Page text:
In the 1970s and 1980s, the little rounded atomizers of Neo-Synephrine were ubiquitous in medicine cabinets, a bulbous white bottle with a colored top, in either blue or green. I think, and perhaps this is just a false memory, though it really does not matter, that Mrs. Nold, my first grade teacher, tended to have one around in our classroom at Norfolk Academy.
The product came to market in January 1943, trademarked by the Detroit company Frederick Stearns & Company. Neo-Synephrine was an overnight success; over the years it actually became a sort of addition. The reason? It works so well to clear up nasal packages that users sometimes get addicted to it; when they quit after the nasal blockage, they find that the nose likes the clear passage much better. For some reason, many pronounced it Neo-Syn-effer-in, and I am not sure why.
For decades, advertisements showed the little bottles, which sort of blew up and contracted as if to show the power of squeezing them.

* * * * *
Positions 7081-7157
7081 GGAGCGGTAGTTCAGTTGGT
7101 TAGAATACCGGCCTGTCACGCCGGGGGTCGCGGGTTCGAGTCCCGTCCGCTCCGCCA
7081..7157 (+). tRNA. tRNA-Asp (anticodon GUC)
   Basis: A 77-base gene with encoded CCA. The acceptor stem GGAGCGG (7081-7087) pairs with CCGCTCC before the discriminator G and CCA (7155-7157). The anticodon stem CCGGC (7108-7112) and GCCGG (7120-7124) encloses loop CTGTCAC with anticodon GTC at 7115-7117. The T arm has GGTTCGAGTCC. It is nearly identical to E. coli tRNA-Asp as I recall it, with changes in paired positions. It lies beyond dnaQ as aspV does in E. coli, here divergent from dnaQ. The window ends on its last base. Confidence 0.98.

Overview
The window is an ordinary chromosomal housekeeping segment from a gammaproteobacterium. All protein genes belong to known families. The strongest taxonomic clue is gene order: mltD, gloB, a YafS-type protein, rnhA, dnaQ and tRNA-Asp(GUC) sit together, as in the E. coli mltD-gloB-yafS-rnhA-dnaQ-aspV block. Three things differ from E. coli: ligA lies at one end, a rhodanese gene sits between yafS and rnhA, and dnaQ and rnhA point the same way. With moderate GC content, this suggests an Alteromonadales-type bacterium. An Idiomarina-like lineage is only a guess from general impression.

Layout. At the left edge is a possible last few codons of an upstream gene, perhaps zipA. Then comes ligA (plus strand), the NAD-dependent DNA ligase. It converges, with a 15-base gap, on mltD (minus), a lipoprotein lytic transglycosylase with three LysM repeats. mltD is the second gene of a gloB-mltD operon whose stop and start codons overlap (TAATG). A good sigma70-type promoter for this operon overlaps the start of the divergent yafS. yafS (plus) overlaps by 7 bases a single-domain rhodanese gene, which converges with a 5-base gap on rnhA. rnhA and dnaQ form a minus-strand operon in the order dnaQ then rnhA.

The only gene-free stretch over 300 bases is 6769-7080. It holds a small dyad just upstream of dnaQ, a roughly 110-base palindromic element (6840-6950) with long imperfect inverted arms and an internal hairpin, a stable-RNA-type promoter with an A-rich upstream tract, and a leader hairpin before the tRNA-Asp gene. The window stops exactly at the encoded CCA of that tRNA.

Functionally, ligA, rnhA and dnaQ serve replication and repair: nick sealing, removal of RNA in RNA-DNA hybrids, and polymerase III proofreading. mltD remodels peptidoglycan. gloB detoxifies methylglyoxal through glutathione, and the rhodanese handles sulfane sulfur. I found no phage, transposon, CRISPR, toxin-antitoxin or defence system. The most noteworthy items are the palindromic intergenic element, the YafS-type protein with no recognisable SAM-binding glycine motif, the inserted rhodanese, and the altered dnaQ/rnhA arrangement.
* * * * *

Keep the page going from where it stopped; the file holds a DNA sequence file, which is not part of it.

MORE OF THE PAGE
Over the years, the brand has seen a half dozen owners including Winthrop, Sterling, Winthrop-Sterling, Sipco, Miles, Bayer and now Foundation Consumer Healthcare LLC. Foundation, formed in 2014, owns other orphan drugs including St. Joseph Aspirin and Bronkaid. Yes, Bronkaid, that of the Walter Cronkite CBS Evening News Bronkaid!
Foundation Consumer Healthcare was formed in 2014 by executive Greg Bradley from the firm Advantage Consumer Marketing. Bradley, a former exec at Glaxo Smith Klein, and his team are experts in turning prescription products into over the counter products. Pictured here, a 2016 Foundation Consumer Healthcare ad for the product in a newspaper coupon supplement.
Unfortunately, the new bottles do not have the round design with the colored, beveled top.